I smiled at Goldberg’s words because I recognized that I had just experienced one of my Dad’s favorite synchronistic moments. Reading her book for the second time, wondering how to write about my animals while vicariously traveling to Lyon, France thru the email and picture journals from my friends just seemed to come together to bring more meaning to what I was writing. Dad believed that when you experience a coincidence such as this and it relates meaningfully to something happening in your life, it is a moment of Grace; one to which we should give our attention. And what’s happening in my life this moment is writing and armchair traveling and learning to walk like an animal. So it all fits.
Natalie Goldberg said writers should walk like an animal, with your senses alert like an animal’s senses are alert to every nuance of sound, smell and movement. As a pet sitter, I walk a cat walk. My senses are alive to what my special charges are doing and feeling every moment of the day. If they had been my cat or dog living at home with me, I would not have been so focused. Their daily adventures and idiosyncrasies would become uninteresting to me and I would have ignored them. I would have said, Oh you’re hungry again? You eat like a bull, Taurus. What is your problem? It’s not time yet. Bootsie, why the heck are you biting my legs? What is your problem? Leave me alone.
But, as pet sitter, I watch. I become a peeping-tom, a stalker. I follow them around. I walk like an animal. I check to see what they are up to, to see if they are okay. I annoy them to no end, especially Trina and Simon. I look for details. And they follow me. Even the cats follow me like a dog as if they were afraid I, too, would leave them. I remember thinking in the beginning, Why don’t these creatures let me have a moment of peace? But secretly, I love it. I know they are feeling insecure without their people and I become their only source of comfort when they are home alone. They eventually get it. I am it! I have the hand that feeds them, that gives them a rub-down. I glean a small bit of satisfaction that my presence makes them feel better.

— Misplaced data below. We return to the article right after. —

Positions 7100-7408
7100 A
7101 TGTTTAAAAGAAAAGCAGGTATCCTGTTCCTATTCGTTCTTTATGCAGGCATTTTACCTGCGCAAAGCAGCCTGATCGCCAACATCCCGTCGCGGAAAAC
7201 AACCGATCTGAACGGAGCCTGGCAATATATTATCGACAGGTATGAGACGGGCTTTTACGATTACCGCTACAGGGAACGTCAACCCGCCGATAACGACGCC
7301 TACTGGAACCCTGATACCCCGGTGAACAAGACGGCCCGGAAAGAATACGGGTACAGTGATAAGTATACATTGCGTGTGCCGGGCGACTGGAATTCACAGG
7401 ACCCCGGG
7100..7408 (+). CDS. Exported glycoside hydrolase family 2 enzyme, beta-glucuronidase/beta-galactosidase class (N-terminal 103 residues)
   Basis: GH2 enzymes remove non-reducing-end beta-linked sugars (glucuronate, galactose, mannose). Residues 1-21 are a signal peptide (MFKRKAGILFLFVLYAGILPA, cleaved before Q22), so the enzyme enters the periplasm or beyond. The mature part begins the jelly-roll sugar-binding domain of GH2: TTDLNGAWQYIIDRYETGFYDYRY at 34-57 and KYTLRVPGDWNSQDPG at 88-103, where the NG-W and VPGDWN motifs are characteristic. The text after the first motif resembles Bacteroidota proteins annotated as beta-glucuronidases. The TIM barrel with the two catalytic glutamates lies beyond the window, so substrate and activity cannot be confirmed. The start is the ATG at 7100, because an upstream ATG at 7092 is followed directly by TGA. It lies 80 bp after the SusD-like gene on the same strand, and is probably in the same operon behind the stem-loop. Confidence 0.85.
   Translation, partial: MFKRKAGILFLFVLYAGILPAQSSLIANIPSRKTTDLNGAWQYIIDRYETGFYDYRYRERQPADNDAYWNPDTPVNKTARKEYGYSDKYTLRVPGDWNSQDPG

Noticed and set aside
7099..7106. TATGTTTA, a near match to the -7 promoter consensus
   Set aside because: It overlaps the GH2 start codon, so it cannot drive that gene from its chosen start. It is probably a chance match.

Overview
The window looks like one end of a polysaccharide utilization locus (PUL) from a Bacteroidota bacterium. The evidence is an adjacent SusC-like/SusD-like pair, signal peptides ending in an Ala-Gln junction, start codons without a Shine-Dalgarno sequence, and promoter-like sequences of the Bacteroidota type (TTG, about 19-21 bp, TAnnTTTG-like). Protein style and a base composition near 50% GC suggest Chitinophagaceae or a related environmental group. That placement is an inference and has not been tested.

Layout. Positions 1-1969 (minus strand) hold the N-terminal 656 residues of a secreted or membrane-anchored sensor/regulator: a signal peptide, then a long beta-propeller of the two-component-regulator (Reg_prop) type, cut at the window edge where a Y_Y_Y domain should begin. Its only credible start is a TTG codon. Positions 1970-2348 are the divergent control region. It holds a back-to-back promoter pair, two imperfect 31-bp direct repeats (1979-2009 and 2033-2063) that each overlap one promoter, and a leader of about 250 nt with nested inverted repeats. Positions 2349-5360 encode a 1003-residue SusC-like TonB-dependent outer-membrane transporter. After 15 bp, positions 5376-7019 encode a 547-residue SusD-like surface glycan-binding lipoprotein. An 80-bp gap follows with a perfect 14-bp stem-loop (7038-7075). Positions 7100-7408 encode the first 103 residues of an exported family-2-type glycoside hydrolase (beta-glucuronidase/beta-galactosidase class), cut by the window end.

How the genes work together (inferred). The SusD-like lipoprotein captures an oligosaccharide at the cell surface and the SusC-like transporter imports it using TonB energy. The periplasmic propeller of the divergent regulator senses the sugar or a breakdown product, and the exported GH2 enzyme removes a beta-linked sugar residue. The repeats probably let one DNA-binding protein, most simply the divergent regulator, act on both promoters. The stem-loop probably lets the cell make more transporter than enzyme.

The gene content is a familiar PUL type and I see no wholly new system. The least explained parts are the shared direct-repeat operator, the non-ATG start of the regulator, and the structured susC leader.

I’m learning a lot about pets and about myself. I’ve learned that I like to ascribe human emotions to them. I know when they are happy. I see a cat tail extend straight up when he or she walks into a room and I say Hello Simon or Hello Tai or Hello Bessie! I watch whiskers turn up or down, knowing sadness, irritation, anger or contentment; I know eyes half-opened is an expression of love and contentment and trust; eyes large and round with dark pupils in full-moon is an autonomic response to fear or anger, and preparation for an attack. Often, I’ve experienced that glare. In fact, I have been the feared one too many times, the recipient of those big, dark alert angry eyes. Scary. Suddenly I am their prey and I want to hide under the covers.
I see the young kitten-energy return over and over after they do their daily job in the cat box. They burst into the living room wanting to play, wanting attention and affection, as if they know they’ve done a good job and they want me to know…so I can scoop it out for them. Cat sluggishness goes with cat constipation; and cat energy and happiness comes after a good bowel movement! The emotional and physical behavior of animals is amazingly familiar. Language of the animal world is as it is for us humans, too.
Dog tails swish back and forth and I know they are happy campers. Tails wagging. Jumping up and down barking. Barking in embarrassment, barking to warn, barking in excitement. Running in circles. Dog whimpering. Each whimper and bark a language to be deciphered. Each look a look of desire or love or need. Each rump-wagging, tail-wagging, a sign of love and excitement. The white lab lifts her head and looks at me, a sad questioning look in her eyes. What is it this time, Belle? I know she is asking me something but I don’t know what. Are you sad, hungry, do you need to go out? I prefer to think she is sad, but her owner says she is hungry. Just hungry.